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On 13 October, Hong Kong announced in its 2010/11 Policy Address the establishment of a HKD 2.5 billion (EUR 232 million) endowment fund to boost the development of the private—or what is termed in Hong Kong ‘self-financing’—post-secondary sector. The fund is designed to provide scholarships and enhance the quality of teaching and learning in self-financed programmes, some of which are run by private institutions and others by publicly-funded institutions and their respective community colleges.
In presenting the policy address, Hong Kong’s Chief Executive, Mr. Donald Tsang, reiterated the importance the Hong Kong government attaches to education. Tsang noted that education is the largest single item in the budget, representing more than 20% of total government recurrent expenditures. Education was also highlighted in last year’s policy address as one of Hong Kong’s pillar industries. Yet, privatisation of higher education has also been on the policy agenda of the government for some time and is increasing in importance. Three key initiatives currently provide support for further developments and enhancements of the self-financing sector in higher education. Hong Kong’s Land Grant Scheme, originally launched in 2000 to support a very small number of private institutions, is now being used more strategically to attract private providers to this city of extremely high land prices. A programme of interest-free loans makes it easier for self-financing institutions to erect new buildings and make capital improvements. And a foundation provides financial support to private institutions and programmes eager to undergo costly accreditation processes.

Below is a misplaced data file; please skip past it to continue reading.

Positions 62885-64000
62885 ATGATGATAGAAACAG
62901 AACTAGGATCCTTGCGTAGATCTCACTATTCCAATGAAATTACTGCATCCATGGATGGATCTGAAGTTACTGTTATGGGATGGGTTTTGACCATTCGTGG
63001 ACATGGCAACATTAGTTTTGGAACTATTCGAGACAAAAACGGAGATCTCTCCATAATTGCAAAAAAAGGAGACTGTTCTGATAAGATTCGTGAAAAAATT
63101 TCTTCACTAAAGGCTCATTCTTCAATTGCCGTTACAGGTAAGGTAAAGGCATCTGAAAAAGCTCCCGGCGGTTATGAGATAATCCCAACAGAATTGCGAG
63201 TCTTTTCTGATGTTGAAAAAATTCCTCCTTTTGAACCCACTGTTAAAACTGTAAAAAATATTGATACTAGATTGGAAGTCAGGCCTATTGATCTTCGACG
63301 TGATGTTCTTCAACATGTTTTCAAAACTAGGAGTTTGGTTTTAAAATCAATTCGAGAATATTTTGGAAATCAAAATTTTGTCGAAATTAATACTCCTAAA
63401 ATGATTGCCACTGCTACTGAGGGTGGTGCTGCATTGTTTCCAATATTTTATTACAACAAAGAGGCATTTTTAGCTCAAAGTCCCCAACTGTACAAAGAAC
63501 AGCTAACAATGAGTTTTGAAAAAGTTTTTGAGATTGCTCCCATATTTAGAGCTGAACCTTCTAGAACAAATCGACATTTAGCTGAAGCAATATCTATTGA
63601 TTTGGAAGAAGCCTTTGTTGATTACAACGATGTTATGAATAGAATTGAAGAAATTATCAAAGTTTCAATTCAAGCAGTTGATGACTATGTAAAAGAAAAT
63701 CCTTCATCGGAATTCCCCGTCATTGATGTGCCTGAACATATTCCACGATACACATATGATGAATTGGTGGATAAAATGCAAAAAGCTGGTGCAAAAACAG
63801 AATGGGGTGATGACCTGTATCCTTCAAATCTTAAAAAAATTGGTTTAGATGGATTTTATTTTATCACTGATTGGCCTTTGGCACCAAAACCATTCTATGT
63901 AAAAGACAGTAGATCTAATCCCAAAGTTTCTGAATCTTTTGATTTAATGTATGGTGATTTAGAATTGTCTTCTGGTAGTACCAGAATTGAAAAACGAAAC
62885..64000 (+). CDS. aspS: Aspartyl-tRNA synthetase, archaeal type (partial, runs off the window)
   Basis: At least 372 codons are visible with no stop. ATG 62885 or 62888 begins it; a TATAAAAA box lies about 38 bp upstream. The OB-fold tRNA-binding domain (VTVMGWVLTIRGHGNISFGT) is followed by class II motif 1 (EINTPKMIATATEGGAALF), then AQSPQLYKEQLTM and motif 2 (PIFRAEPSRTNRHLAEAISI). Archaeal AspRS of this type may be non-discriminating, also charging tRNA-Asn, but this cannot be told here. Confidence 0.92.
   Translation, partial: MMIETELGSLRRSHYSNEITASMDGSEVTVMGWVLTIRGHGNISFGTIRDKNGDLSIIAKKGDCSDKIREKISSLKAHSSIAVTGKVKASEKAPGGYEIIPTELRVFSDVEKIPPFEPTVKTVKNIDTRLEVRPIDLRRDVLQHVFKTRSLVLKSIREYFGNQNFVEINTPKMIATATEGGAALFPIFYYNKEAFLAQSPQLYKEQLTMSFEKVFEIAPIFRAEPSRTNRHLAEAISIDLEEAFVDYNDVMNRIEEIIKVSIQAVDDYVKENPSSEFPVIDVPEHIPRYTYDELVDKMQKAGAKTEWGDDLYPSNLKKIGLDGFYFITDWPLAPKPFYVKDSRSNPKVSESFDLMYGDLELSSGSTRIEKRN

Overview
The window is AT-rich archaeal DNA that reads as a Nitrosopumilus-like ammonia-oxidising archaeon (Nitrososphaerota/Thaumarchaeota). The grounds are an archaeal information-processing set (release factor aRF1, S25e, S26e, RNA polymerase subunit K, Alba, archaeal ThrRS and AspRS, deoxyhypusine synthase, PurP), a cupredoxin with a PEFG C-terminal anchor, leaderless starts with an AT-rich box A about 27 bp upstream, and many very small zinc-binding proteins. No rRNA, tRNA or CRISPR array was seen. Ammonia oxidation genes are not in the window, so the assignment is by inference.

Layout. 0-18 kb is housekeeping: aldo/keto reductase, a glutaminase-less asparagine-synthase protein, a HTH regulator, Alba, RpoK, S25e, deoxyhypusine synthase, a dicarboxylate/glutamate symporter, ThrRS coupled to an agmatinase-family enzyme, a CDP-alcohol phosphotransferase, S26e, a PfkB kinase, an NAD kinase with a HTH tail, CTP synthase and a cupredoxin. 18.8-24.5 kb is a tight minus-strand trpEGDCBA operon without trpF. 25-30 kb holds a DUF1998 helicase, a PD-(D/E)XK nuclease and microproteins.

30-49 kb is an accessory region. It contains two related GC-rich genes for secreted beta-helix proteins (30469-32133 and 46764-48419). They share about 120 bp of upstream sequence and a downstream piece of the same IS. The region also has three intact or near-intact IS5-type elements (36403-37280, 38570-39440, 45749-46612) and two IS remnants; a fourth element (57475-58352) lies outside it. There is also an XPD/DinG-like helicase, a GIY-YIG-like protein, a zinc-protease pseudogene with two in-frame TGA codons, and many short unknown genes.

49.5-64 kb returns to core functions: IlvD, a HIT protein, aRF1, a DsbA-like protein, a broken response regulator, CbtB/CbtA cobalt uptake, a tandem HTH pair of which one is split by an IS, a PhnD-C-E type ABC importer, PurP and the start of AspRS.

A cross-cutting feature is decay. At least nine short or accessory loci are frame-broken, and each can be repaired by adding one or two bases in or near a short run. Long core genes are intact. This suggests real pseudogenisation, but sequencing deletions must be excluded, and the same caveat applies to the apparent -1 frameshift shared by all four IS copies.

Support for privately-financed programmes and institutions makes sense in Hong Kong because the city’s public institutions have limited capacity to meet local demands. The main challenges to this approach, however, are the same ones seen in many places with a sudden increase in the number of graduates from private programmes—quality and the recognition of degrees.